Why some people get so much more done than others. Reducing box 2 (hassle) in order to free up time for box 3 (planning). This will reduce the time spent in the crisis box - box 1. What are your percentages? How much time do you get to think? How much time do you spend in the crisis box and what can be done to reduce this?
- So we've seen that if you think about…the importance and the urgency…of the things you want to do,…all your results come from the time…spent in box three of Eisenhower's template,…and you can find a copy of this in the exercise files.…Therefore, the objective of time management…is to spend as much time as possible in box three,…but how can we do this?…Having ruled out working longer hours on a regular basis,…the only way to increase box three…is to reduce the time spent in the other three boxes,…mainly box two.…
We have to focus on box two, the urgent stuff,…because you can't reduce box one.…Sorry I can't help you with that crisis I'm afraid…because I'm planning today.…You have to deal with box one when it comes up,…and there's probably not much to be saved…out of box four.…It's quite small for most people anyway these days,…so box two is the one to reduce.…Have a look at these figures.…Suppose you're spending 20% of your day in box one,…which is a bit much, but not terrible.…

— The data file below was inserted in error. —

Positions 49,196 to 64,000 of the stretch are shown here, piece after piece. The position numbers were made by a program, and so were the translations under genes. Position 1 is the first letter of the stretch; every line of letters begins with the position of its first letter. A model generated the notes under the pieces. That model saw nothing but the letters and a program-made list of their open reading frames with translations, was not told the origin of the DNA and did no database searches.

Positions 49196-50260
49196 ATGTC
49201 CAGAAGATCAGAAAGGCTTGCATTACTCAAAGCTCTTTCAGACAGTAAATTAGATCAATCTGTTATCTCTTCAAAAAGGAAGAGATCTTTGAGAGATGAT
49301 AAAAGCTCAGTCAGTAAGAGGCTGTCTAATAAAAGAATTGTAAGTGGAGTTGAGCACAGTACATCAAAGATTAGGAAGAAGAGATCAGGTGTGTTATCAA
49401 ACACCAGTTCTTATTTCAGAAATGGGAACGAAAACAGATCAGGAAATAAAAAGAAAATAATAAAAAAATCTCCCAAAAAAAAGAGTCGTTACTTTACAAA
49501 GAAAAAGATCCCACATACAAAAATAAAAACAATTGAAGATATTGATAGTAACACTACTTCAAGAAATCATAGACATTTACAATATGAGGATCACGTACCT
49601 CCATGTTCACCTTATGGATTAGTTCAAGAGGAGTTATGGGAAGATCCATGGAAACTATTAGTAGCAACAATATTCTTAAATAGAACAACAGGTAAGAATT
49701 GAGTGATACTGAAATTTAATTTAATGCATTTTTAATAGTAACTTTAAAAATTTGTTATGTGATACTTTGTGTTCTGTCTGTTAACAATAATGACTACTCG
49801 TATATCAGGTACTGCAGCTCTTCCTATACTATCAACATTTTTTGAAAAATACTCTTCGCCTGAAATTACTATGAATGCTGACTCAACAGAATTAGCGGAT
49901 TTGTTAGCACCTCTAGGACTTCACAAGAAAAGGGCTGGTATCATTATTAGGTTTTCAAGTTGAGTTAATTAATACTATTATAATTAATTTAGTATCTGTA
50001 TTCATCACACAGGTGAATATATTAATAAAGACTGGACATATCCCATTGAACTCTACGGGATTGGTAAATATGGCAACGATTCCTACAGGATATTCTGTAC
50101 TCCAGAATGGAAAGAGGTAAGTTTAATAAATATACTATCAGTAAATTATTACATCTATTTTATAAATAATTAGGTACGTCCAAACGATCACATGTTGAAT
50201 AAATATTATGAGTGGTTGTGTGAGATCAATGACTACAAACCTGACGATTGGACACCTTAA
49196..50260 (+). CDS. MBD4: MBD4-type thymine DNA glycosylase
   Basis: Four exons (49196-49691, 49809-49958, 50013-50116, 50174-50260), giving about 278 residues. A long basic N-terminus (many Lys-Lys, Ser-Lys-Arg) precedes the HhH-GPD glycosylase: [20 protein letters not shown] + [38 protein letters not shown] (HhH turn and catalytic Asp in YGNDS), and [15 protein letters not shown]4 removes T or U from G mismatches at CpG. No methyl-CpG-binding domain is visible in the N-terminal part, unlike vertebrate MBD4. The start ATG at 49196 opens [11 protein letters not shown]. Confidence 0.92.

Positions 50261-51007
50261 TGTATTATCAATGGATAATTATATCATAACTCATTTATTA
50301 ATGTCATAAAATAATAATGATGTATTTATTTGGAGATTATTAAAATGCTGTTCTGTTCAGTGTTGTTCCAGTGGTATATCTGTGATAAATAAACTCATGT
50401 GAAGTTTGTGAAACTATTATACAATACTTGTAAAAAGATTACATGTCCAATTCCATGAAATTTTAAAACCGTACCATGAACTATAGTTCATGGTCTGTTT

60% of your day is in box two,…which is a lot but normal.…
The first—saying no—is simple in theory, but hard in practice. Chris explains how to reclaim the power of "no" to make room for true priority items. The second step, negotiation, allows you to spend less time on unimportant tasks. The third way is to delegate sometimes, and the fourth is improving systems and processes so that repetitive tasks are quickly and easily managed. Last but not least, Chris explains how to overcome perfectionism and nitpicking. He explains how to apply the five methods to all time-stealers, including meetings, interruptions, and more.
In the initial chapters, he'll help you clarify your life and work goals, prioritize to-dos using Eisenhower's matrix of tasks, and answers questions like "Does working longer hours actually get more done?" The worksheets included with the exercise files will help you apply the lessons to your own work and life, and hone your time management skills—one step at a time.
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- Making the most of every day
- Separating important from urgent items
- Using Eisenhower's matrix of tasks
- Finding more time for important things
- Saying no
- Negotiating tasks
- Delegating to save time
- Improving your systems
- Letting go of perfectionism